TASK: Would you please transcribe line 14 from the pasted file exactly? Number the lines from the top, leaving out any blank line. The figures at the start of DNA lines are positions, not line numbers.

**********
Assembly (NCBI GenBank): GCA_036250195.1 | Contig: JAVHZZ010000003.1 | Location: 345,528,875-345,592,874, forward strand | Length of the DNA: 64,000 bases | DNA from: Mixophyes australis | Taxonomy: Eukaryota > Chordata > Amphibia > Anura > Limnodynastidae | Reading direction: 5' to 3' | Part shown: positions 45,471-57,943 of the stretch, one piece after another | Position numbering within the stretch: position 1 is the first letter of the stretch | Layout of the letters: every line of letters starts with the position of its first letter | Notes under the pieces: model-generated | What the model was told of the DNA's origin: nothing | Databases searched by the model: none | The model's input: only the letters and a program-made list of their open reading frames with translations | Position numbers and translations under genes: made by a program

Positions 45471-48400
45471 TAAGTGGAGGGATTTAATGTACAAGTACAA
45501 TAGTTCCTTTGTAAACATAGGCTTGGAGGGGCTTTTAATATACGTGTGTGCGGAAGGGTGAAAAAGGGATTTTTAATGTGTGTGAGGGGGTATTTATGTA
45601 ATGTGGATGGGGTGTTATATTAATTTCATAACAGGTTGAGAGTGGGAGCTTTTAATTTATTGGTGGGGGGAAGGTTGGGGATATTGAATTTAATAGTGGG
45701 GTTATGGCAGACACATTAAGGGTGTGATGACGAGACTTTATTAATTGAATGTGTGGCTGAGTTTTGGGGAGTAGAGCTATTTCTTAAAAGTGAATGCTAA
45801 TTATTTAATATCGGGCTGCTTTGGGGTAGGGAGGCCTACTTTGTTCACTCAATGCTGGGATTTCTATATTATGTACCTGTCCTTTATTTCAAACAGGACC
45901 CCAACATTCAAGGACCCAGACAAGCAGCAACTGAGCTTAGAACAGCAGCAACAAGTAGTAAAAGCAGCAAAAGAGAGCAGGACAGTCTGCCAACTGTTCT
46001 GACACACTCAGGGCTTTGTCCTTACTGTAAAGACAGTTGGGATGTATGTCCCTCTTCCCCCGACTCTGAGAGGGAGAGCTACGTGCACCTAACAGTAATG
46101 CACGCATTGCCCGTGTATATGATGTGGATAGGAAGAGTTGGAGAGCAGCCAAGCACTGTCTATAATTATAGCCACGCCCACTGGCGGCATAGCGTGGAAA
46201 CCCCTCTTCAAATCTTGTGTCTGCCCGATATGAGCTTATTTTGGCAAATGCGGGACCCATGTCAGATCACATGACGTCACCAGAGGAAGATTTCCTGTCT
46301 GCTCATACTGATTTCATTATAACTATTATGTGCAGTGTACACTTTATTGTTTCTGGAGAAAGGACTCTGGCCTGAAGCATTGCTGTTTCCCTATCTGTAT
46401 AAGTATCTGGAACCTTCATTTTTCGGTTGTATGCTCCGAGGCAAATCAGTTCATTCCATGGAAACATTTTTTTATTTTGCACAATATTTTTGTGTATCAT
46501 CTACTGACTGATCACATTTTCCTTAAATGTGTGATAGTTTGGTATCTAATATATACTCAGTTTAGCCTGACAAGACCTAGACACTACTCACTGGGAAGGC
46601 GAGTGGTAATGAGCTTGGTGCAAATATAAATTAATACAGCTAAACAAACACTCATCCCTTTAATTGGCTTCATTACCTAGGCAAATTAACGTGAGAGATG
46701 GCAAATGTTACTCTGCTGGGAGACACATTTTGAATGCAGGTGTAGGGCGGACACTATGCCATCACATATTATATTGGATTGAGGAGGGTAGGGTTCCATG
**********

46501 CTACTGACTGATCACATTTTCCTTAAATGTGTGATAGTTTGGTATCTAATATATACTCAGTTTAGCCTGACAAGACCTAGACACTACTCACTGGGAAGGC